Google to Media Institute: We're Good for Journalism - Broadcasting & Cable

Google to Media Institute: We're Good for Journalism

Said the paper was restating past criticisms that were obsolete, had already been litigated, or it believed were wrong
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Google has responded to a Media Institute white paper on the search and ad company's ability to foreclose competition, with the institute giving the company a chance to respond on its blog to the paper, which was submitted to the Federal Trade Commission.

In its white paper, the institute, an independent First Amendment think tank supported by various media companies, said the government needs to step in to remedy the "threat" to competitors in the digital space posed by Google's unrivaled dominance in the search and advertising marketplace.

The paper takes issue with Google's prioritizing of search for Google News, redirecting readers from original sources to Google's aggregated home page. To do that, it says, Google's main page "biases Google News results over results of news organizations and other publishers."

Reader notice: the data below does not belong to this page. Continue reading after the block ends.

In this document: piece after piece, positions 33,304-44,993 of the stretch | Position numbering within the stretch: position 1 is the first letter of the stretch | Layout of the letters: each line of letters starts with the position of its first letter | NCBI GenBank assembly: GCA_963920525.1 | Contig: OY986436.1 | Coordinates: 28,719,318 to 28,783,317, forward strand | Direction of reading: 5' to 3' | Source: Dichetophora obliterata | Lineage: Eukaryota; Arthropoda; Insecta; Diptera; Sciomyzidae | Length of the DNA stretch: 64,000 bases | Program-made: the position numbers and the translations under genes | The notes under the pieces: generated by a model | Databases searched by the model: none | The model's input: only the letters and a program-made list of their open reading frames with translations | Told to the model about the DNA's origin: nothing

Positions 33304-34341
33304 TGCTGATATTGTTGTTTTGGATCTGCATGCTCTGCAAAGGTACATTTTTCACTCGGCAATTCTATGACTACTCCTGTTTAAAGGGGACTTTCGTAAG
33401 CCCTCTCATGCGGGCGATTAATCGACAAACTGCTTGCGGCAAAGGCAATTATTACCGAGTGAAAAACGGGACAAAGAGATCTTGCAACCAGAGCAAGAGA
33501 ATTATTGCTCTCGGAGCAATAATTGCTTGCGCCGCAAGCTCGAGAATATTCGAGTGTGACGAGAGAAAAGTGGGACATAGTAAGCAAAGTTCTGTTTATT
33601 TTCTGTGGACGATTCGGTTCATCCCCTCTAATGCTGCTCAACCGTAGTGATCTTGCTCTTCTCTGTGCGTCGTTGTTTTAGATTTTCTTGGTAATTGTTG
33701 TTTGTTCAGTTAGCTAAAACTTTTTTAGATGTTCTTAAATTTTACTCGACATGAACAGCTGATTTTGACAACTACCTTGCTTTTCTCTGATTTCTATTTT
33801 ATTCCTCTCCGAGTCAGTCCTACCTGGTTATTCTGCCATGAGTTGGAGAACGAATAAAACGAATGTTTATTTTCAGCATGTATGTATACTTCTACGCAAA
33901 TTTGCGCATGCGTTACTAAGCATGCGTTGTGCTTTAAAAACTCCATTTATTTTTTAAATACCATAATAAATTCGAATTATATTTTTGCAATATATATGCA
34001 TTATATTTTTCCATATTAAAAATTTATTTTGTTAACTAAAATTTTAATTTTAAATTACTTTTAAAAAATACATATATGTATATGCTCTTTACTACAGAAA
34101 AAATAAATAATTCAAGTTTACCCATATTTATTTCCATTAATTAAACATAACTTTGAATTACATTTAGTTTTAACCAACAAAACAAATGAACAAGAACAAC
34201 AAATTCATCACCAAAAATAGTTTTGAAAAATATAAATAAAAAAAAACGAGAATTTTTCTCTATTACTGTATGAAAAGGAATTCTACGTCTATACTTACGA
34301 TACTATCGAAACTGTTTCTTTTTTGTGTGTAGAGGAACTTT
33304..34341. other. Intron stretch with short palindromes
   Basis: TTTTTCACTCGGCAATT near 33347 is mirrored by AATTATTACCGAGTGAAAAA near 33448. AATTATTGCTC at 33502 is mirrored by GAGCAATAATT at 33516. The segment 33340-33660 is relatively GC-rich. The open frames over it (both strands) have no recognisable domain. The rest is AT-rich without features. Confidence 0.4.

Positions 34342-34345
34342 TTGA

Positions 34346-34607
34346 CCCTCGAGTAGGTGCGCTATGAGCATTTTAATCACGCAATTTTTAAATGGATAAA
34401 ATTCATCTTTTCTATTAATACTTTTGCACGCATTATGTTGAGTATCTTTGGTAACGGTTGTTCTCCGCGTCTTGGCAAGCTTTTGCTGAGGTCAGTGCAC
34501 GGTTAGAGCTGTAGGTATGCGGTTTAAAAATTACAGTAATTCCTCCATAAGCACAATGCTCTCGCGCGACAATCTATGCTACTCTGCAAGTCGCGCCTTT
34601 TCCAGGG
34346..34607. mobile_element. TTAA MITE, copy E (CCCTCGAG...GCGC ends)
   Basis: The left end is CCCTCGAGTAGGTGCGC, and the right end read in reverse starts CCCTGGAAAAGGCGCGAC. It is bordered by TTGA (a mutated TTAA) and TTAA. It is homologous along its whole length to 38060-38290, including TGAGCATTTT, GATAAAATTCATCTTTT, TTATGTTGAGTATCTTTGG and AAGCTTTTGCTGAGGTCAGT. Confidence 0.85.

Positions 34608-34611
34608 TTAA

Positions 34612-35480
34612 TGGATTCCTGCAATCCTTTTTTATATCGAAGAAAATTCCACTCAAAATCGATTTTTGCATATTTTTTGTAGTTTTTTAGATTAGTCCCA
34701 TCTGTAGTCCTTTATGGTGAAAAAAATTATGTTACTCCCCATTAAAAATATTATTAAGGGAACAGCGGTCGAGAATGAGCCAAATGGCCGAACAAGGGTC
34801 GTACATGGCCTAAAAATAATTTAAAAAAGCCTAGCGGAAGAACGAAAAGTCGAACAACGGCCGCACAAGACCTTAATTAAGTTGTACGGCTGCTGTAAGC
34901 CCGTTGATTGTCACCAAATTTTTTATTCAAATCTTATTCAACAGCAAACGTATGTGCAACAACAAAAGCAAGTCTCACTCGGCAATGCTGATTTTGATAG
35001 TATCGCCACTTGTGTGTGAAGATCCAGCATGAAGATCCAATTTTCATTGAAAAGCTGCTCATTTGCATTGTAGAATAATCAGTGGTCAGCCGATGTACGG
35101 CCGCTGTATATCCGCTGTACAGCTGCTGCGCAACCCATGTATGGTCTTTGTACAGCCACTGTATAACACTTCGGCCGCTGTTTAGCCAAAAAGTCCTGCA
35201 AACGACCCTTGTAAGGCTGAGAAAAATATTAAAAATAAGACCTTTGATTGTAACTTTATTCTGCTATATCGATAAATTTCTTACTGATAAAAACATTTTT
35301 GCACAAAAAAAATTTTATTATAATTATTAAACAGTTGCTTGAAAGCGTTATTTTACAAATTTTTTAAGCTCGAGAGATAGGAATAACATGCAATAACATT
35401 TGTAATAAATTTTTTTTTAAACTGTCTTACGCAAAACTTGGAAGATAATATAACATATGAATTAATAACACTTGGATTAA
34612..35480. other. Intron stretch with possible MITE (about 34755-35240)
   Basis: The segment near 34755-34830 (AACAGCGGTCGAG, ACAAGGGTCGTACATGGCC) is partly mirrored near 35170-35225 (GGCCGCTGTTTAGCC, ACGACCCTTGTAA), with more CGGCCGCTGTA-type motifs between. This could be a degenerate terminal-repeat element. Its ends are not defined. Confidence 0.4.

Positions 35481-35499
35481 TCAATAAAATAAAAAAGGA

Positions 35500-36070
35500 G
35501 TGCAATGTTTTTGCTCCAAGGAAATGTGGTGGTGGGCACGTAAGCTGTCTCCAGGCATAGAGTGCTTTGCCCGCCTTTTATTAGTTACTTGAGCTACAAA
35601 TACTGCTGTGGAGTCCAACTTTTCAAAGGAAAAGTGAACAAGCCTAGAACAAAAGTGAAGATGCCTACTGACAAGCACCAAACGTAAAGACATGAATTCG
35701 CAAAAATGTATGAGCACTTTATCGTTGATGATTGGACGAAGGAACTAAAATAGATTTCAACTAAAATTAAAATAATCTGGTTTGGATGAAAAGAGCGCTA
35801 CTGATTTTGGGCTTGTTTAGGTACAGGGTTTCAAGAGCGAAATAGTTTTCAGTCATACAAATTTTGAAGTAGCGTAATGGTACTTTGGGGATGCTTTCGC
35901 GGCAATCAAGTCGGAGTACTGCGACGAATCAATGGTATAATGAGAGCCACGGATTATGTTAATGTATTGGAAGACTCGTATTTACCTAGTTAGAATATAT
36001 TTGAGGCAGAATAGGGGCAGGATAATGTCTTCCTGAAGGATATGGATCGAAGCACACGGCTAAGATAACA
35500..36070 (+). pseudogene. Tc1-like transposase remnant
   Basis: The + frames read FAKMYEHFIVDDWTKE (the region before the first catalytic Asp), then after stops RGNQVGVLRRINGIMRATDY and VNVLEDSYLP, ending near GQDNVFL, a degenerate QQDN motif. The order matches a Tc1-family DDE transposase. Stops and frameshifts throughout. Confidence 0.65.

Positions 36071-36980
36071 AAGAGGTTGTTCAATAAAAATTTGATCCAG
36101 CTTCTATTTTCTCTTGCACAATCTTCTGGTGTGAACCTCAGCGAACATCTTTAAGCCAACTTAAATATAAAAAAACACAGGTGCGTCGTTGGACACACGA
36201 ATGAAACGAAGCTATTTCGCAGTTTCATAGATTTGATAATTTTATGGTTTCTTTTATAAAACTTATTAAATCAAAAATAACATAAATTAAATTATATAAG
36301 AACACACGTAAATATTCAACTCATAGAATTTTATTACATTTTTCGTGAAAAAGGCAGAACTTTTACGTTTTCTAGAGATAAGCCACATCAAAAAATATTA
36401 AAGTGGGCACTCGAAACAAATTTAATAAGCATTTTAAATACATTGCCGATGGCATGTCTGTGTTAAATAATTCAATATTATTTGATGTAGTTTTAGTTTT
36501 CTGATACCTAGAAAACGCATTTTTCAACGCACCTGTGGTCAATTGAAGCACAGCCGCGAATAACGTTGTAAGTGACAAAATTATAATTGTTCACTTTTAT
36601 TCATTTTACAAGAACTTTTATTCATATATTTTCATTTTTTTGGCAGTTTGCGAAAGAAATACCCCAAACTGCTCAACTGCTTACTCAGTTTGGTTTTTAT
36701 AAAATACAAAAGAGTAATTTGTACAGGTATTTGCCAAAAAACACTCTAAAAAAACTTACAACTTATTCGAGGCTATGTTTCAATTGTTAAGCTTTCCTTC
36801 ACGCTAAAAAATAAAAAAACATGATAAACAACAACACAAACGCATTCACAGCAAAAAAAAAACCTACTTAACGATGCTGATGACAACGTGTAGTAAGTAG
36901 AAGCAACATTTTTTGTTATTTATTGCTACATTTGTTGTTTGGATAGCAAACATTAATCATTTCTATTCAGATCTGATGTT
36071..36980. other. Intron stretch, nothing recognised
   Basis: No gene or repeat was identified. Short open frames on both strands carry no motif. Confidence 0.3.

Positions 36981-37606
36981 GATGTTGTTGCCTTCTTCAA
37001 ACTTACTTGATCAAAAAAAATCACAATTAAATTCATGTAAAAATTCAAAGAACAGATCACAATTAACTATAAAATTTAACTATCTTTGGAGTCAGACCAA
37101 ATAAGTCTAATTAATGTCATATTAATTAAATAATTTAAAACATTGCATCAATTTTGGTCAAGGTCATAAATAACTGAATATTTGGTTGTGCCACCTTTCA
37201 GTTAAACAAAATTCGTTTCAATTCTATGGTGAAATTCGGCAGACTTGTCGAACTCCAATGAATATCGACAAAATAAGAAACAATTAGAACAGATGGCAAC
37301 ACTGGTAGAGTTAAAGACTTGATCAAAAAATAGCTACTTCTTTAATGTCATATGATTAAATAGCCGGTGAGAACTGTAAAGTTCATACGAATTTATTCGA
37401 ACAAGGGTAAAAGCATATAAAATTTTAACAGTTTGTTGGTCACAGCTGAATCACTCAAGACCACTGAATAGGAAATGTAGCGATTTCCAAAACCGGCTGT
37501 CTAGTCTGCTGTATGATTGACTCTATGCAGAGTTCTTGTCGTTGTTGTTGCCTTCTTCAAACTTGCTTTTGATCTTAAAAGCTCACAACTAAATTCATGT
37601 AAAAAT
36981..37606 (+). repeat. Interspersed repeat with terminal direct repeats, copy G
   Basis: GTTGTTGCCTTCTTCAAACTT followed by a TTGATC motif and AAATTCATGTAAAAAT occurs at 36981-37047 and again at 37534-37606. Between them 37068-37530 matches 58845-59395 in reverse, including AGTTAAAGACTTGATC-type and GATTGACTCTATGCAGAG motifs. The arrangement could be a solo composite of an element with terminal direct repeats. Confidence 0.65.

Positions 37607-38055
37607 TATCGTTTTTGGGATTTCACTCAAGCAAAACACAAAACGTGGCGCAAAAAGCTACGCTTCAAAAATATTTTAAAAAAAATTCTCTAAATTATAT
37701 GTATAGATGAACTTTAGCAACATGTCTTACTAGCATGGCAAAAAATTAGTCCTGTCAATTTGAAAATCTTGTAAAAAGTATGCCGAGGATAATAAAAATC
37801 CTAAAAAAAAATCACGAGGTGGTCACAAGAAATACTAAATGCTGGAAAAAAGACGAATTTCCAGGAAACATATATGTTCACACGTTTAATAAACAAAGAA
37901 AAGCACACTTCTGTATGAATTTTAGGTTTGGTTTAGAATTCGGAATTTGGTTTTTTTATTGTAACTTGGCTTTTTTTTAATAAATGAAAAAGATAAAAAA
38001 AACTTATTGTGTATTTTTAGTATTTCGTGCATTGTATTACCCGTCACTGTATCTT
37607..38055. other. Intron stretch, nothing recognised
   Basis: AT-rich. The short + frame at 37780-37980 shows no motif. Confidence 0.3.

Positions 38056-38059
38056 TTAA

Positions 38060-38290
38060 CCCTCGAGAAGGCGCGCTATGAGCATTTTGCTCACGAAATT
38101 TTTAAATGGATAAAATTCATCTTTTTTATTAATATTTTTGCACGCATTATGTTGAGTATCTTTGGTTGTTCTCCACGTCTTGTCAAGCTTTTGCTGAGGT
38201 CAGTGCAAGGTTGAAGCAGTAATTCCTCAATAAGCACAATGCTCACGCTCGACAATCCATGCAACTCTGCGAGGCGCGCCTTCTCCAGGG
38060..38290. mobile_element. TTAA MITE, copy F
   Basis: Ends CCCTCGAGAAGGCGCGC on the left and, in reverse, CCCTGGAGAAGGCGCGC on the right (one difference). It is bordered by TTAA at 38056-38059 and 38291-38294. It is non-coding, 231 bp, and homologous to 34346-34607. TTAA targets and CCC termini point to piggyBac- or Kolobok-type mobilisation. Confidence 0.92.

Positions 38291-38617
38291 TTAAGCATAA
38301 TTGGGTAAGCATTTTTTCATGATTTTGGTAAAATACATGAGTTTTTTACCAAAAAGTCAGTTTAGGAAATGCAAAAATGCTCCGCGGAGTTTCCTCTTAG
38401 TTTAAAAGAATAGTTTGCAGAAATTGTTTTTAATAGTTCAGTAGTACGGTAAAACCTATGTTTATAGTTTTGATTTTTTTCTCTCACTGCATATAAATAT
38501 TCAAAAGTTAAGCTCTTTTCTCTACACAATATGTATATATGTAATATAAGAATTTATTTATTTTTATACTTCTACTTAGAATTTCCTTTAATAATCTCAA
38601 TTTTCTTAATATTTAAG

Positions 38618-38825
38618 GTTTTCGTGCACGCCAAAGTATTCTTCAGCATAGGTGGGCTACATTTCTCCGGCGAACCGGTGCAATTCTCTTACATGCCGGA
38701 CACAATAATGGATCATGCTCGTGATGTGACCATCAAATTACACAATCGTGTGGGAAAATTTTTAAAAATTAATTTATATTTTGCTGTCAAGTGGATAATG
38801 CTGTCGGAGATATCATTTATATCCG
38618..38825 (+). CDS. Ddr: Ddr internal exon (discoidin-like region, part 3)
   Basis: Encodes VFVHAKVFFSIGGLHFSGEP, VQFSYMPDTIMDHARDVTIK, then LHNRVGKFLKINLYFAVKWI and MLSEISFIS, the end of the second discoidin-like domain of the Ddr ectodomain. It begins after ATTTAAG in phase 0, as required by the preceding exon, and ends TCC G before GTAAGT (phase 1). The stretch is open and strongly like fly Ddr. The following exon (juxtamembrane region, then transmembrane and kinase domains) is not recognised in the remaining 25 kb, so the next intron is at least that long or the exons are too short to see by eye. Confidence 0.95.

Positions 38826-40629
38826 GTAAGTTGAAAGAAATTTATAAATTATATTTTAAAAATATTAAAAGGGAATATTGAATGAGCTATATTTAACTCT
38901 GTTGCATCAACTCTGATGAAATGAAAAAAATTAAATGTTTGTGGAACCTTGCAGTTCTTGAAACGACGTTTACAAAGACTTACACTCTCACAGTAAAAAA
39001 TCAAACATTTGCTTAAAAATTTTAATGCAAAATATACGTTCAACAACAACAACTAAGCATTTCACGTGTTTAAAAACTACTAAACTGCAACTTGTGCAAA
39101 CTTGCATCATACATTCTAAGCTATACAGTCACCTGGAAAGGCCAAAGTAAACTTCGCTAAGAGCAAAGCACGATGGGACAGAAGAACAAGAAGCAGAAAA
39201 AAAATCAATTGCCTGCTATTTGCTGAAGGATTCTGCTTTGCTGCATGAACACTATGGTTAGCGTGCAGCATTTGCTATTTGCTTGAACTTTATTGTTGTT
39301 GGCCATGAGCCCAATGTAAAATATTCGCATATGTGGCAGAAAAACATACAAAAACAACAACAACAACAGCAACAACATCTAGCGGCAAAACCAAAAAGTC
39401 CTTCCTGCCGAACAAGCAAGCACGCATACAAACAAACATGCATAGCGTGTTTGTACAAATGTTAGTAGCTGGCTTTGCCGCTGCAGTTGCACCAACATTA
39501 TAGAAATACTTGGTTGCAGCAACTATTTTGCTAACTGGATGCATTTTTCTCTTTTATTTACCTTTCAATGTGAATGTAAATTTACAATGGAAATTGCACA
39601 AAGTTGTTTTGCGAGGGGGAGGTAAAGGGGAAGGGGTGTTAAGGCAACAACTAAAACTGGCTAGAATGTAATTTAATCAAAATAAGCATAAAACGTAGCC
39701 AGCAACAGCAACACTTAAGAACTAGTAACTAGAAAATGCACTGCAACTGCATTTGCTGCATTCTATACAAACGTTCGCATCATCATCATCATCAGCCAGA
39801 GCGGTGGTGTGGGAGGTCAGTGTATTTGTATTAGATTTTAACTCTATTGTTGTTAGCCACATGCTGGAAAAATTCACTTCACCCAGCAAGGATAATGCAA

In a blog posting on the Institute's site, Adam Kovacevich, head of competition, public policy and public affairs for Google, said that the institute paper was essentially restating past criticisms that were obsolete, had already been litigated, or it believed were wrong.

Kovacevich argues that Google has a history of helping the news industry by driving traffic to its sites for free -- more than 4 billion clicks per month -- and providing them with useful online tools. Besides, he says, news organizations can easily opt out of Google News. He also pointed out that the company has invested millions in nonprofit journalism. He also pitched Google's value to publishers in general by  making books more available online and helping rights holders manage and monetize video conent on line via YouTube's Content ID system.

The FTC is currently investigating Google's search and ad businesses, which were also the subject of a recent Senate Antitrust Committee hearing, "The Power of Google: Serving Consumers or Threatening Competition?" where the answer to the question posed in the title drew more questions than definitive answers.

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